(X-posted from The Valve)
Like many academic bloggers, I found myself sitting in the audience today for the packed “Meet the Bloggers” panel at MLA. I won’t grumble too much about how [the “Meet the Bloggers"] panel filled the room while my 8:30 panel drew only five of my own friends and colleagues.
Horace can take comfort in the fact that only one other panel I’ve ever proposed has been accepted—and that conference was in Trieste. More to the point, I doubt so many people would’ve attended a panel on “Evolutionary Theory and Theories of Development in 19th Century Fiction.” “Meet the Bloggers” held up a mirror to a phenomenon, whereas my hypothetical panel would’ve only reflected my own narrow range of interests and attracted far less attention.
Put another way, “The Press“ may have shown up for Sean McCann, Stephen Schryer and Andrew Hoberek’s panel on
C. Wright Mills the New Class in post-WWII literary culture, but as McLemee noted in his most recent column:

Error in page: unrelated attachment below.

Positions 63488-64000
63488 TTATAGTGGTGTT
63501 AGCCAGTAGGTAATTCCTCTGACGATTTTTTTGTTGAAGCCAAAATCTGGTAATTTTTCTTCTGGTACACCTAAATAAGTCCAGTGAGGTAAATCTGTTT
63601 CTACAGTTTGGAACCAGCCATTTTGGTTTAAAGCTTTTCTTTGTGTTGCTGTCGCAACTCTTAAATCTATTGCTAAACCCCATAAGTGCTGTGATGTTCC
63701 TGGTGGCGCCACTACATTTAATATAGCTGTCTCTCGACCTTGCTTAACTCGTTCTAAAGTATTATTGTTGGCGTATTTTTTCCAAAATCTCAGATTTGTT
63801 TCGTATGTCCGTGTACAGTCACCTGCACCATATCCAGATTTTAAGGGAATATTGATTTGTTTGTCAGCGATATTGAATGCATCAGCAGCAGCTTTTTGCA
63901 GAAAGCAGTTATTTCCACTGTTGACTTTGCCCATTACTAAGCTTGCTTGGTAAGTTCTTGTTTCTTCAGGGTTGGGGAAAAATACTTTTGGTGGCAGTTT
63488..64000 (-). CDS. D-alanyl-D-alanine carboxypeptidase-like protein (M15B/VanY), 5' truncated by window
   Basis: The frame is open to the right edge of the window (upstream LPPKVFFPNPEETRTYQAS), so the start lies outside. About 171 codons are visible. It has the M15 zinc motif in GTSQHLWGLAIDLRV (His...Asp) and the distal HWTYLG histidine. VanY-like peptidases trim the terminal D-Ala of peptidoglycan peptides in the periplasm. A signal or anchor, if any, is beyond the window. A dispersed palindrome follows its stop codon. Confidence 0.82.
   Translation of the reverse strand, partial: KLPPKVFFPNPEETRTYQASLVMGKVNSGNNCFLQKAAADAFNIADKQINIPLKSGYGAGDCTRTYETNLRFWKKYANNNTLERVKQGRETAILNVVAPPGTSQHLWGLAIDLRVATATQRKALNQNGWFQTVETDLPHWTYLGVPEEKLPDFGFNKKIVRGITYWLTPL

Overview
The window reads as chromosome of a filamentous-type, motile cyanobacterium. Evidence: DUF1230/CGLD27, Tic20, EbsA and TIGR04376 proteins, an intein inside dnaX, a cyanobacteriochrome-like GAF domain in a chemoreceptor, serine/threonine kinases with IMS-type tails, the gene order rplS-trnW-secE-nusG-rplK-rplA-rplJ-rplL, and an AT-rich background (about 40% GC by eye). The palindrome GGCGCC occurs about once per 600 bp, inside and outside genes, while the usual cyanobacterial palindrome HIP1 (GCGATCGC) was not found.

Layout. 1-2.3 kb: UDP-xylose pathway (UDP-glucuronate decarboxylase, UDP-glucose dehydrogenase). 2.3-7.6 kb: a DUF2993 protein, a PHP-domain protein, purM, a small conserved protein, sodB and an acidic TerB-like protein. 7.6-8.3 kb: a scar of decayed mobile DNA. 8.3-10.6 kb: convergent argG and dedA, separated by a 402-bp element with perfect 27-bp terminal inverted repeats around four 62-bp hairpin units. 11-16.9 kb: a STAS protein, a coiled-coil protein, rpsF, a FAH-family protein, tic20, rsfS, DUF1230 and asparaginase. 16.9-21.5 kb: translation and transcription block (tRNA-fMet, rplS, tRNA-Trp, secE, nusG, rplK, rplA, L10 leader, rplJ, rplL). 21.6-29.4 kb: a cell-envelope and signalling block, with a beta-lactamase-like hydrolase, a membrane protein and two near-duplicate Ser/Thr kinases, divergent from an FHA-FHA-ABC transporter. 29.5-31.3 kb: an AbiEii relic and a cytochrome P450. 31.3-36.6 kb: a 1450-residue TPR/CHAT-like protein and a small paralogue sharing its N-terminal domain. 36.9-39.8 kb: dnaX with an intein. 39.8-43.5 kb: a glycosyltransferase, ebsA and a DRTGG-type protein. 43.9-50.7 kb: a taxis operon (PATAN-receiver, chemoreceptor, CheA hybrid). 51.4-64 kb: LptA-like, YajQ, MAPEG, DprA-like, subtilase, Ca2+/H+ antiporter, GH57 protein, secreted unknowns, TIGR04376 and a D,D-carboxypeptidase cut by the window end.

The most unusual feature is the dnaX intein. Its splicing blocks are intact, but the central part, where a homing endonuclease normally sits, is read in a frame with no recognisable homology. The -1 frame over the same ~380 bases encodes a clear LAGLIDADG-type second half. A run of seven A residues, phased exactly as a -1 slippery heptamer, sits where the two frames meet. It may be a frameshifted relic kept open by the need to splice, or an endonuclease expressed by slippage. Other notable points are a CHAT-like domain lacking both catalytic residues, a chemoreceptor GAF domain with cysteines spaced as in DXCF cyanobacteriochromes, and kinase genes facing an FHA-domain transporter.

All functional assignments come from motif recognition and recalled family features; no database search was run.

For some topics, 15 people is a lot. Just this morning, for example, I saw a blog post that started by asking, “What is the future of phenomenological geography, and why is this question even important?"
The size of the audience is less important than the quality of the feedback you receive from it. An auditorium guarantees little. Not that I can complain about the quality of the feedback I’ve received, mind you, only the quantity. I’ve been stumbling into conversations about the panel for a couple of days now, but have yet to address half of what’s been said.
(For the record, I’m perplexed by how few people are discussing John’s talk. He called for the radical transformation of the discipline and insulted everyone with an investment in the current system. Maybe that’s the problem. Calls for radical transformation and gratuitous insults seem so, what’s the word, perfunctory? Someone should spread the word: John’s weren’t.)